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Clin Toxicol. 1977;11(4):459-72.

Peyote, a potential ethnopharmacologic agent for alcoholism and other drug dependencies: possible biochemical rationale.


The authors examine folk psychiatry among Native American Church members from an enthnopharmacologic viewpoint. Alcohol and opiate abuse among Indian and non-Indian are presented in case histories proving to be asymptomatic under Indian guidance and through participation in the peyote ritual. The biochemical alkaloids common in the peyote cactus, rather than just the psychoactive substances (mescaline), are purported to be pharmacologically similar to the neuroamine-derived alkaloids found in the brain during alcohol intoxification. Evidence is reviewed that points out possible common features of alcohol and opiate dependence leading to the speculation for a common mode of treatment may reside in plants rich in isoquinoline alkaloids.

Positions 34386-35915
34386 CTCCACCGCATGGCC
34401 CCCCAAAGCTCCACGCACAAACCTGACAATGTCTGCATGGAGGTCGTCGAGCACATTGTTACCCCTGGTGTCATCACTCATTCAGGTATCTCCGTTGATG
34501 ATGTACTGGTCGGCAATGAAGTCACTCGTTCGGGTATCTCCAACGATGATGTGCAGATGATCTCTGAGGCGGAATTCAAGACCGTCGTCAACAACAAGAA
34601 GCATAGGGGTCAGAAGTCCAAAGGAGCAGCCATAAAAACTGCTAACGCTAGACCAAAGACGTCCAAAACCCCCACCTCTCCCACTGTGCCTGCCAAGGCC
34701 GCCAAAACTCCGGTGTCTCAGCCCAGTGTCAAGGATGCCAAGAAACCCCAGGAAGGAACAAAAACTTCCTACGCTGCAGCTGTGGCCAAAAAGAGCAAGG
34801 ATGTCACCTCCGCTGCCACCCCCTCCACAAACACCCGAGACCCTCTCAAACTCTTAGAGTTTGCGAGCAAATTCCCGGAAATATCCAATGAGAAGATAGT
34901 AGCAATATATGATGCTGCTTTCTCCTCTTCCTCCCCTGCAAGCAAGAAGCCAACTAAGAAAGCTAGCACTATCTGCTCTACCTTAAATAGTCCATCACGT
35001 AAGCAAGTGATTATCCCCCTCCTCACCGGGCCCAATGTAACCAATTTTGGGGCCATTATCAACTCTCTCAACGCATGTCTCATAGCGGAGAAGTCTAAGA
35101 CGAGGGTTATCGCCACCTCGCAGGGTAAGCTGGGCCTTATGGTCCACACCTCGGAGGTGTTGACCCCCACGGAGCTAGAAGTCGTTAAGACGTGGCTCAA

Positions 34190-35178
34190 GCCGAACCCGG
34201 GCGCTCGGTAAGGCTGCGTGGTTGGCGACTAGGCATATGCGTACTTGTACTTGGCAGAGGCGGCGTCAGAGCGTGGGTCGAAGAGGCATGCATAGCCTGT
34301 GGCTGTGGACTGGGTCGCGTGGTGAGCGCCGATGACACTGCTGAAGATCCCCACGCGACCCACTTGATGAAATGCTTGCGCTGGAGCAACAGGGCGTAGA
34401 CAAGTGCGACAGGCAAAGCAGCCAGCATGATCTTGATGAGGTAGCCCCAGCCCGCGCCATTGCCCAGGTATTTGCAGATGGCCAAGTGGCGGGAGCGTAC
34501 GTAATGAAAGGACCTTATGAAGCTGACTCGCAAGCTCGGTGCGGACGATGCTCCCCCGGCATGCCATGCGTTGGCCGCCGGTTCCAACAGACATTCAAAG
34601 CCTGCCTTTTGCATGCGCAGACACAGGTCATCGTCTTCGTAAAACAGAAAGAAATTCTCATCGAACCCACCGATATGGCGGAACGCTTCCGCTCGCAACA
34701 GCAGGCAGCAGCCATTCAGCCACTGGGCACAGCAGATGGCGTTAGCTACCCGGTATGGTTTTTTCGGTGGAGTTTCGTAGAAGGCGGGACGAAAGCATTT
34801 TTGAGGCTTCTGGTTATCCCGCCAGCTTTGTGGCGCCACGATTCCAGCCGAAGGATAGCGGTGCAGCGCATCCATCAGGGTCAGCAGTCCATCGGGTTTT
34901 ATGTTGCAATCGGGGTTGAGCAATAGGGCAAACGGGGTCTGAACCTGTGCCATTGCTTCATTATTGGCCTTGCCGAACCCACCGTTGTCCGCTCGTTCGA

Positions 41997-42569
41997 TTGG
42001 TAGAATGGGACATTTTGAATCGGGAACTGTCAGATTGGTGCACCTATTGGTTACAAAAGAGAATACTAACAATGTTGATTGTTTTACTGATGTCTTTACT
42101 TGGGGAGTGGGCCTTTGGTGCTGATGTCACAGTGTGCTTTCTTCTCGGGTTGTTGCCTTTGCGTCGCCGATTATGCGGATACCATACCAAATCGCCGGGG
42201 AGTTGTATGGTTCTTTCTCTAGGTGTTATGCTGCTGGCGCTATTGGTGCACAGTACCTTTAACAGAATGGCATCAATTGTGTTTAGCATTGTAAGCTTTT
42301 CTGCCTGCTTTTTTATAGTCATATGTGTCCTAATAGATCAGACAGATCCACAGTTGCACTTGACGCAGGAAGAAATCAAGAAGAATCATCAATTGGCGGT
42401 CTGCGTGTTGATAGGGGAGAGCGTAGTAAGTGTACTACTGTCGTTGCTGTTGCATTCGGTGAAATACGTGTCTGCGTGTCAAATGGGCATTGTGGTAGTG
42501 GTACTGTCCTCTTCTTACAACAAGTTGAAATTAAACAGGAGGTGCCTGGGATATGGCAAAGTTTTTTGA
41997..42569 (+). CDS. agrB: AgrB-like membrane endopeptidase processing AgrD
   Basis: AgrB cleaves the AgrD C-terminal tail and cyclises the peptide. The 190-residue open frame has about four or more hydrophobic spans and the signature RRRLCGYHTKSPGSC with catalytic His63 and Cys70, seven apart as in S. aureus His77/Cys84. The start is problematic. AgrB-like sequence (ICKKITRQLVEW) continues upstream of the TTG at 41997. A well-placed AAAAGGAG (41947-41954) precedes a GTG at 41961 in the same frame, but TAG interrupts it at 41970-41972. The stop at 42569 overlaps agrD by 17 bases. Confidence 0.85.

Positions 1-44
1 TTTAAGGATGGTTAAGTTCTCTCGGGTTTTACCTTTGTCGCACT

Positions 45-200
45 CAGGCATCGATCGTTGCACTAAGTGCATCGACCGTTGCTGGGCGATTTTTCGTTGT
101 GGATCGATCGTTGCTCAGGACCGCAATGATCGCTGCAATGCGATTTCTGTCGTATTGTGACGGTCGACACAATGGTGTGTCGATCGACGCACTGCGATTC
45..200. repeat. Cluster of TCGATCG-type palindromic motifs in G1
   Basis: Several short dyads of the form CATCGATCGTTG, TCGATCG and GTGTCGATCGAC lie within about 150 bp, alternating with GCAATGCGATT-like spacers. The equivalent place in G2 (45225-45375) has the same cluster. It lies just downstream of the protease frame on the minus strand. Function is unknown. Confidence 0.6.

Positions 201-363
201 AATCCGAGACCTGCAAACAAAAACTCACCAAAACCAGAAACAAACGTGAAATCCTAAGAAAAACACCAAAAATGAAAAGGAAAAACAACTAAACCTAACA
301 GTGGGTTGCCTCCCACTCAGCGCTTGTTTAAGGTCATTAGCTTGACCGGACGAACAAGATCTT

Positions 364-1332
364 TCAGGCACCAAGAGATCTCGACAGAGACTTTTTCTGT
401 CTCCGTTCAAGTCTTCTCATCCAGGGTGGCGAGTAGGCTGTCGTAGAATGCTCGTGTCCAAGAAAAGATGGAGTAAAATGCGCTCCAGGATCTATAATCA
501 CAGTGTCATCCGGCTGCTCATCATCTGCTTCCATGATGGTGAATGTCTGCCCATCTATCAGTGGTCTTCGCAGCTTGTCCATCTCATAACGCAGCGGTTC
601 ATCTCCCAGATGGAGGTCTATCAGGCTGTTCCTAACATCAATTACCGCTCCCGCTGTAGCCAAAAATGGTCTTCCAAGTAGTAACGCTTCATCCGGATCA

[Indexed for MEDLINE]

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